Solvents ?


October 26, 2006, 09:59 AM
Hi Y'All...

Well, since I am only about 1985-compliant I haven't figured out how to do a major search here and the old threads I could find didn't really address this directly so, sheepishly asking your patience with a request for info I'm sure has been cussed and discussed here ad infinitum, here goes another ...

What are the names/brands of a couple good lead-removing bore solvents and a couple good powder residue removing solvents - hopefully that are widely available rather than some secret, private recipe that can be ordered only from a Tibetan Kilbasi Heiresss who is only open for business during leap years and sells it only in 30 gallon jars for $40/gallon. :D

Brand loyalty is good, to a point, but I'm not looking to start a donnybrook over whose is "The Ultimate" - just would like to know a couple brands of each that many have had decent effectivness from. :confused:

Will welcome input from anyone! :)

And in return for your generous indulgence I will treat you to the best news story I've read in a long, long time ......

"Coeur d'Alene, Idaho - Chrysta Orr, 9, won a city contest allowing her to name Coeur d'Alene's winter storms. The Winton Elementary School student used ice cream as a theme to arrive at the names, which include Arctic Almond Avalanche and Howling Huckleberry." :D

Many, many thanks, Lads !!!

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October 26, 2006, 06:42 PM
Well, I admit a certain amount of brand loyalty, but only because it works better than the 40+ bottles of stuff I have collected over the decades. Ballistol. It's about the best all around gun chemical I've found. It removes lead and powder fouling great. Works for BP and centerfire guns.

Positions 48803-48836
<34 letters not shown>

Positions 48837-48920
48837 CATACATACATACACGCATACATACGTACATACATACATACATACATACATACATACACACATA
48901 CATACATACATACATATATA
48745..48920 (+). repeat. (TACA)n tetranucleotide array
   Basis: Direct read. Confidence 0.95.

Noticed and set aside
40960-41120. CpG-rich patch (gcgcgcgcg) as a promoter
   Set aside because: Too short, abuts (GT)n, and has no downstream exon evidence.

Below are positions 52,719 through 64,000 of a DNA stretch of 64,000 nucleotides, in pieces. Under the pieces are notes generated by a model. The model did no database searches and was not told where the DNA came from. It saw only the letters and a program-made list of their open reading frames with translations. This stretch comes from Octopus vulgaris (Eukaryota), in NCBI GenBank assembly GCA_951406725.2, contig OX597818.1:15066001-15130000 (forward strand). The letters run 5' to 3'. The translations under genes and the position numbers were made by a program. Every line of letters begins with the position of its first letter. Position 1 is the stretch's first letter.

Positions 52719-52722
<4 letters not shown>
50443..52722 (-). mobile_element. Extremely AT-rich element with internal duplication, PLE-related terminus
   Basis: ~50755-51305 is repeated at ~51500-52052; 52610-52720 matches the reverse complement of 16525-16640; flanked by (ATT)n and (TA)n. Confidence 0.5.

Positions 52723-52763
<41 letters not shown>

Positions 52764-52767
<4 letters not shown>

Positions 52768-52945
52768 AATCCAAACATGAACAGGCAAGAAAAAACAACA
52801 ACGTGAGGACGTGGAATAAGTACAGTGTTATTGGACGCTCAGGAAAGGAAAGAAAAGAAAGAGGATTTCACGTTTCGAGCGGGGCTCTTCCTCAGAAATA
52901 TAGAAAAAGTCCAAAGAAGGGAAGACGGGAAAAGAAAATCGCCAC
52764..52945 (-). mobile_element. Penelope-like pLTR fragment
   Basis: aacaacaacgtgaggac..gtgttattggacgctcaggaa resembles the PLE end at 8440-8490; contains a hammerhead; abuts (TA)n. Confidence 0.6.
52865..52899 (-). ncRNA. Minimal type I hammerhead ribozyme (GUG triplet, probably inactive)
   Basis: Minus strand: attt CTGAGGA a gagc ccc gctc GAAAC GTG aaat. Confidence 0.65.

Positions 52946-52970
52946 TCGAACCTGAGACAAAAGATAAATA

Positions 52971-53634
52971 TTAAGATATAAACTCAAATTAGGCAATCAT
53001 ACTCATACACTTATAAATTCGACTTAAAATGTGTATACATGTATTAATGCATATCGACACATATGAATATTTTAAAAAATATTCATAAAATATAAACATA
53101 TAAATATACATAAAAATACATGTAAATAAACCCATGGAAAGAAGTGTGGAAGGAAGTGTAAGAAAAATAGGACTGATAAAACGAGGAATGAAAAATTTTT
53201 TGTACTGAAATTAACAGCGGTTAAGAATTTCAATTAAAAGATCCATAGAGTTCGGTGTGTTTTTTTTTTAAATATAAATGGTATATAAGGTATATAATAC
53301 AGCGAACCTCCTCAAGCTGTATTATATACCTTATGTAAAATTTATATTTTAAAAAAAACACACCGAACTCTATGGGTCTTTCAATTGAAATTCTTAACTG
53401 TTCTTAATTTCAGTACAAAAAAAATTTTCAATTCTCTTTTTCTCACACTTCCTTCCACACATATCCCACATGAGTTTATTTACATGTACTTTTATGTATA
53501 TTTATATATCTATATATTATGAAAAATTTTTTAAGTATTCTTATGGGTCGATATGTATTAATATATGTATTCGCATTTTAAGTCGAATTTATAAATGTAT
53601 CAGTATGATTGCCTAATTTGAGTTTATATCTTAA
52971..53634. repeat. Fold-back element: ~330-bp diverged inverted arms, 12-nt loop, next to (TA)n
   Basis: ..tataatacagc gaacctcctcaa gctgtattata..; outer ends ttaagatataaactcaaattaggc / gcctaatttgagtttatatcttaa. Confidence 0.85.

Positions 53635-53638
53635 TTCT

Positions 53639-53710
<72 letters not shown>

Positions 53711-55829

It's also a great patch lube mixed with about 5-7 parts of water. Let the patches soak it up, then let them dry out. This leaves behind just the right amount of Ballistol to keep the barrel clean without wetting the powder. That's part of Dutch Schultz's muzzleloader accuracy system.

I clean with the same Ballistol/water mix that I lube patches with. This pulls fouling fast. They recommend it mixed 50/50 for cleaning but I haven't needed to mix it that rich. I follow up with a swabbing of pure Ballistol to remove any water and neutralize any acids that might be left.

For cleaning leading, straight Ballistol and a brush makes short work of it. Brush it a bit, let it sit for a while to penetrate, and brush again. It gets under the leading and helps lift it off the metal.

October 26, 2006, 07:32 PM
Hi Plink...

Thumbs Up, Plink - I ordered some a few minutes ago from Southern Shooters' Supply along with some jags etc.

Mark whiz
October 26, 2006, 08:04 PM
Shoot, for cleaning black powder guns, I just use a 50/50 mix of Simple Green & water. It does a fantastic job and will even work to get the lead out too with a bronze bore brush. From what I'm told, Dawn dishwashing soap will do the trick too, instead of the Simple Green
Not to contradict Plink's advice, but be careful with the Ballistol. I used it straight once on all my guns after a day at the range for a final cleaning and lubing and within 2 days, every one of them developed some surface rust in the bores. Fortunately I caught it early and a little bore paste cleaned everything up nicely - but I won't use Ballistol like that again, I just use it in my patch/wad lube formula and it's also great for wiping down your stocks too.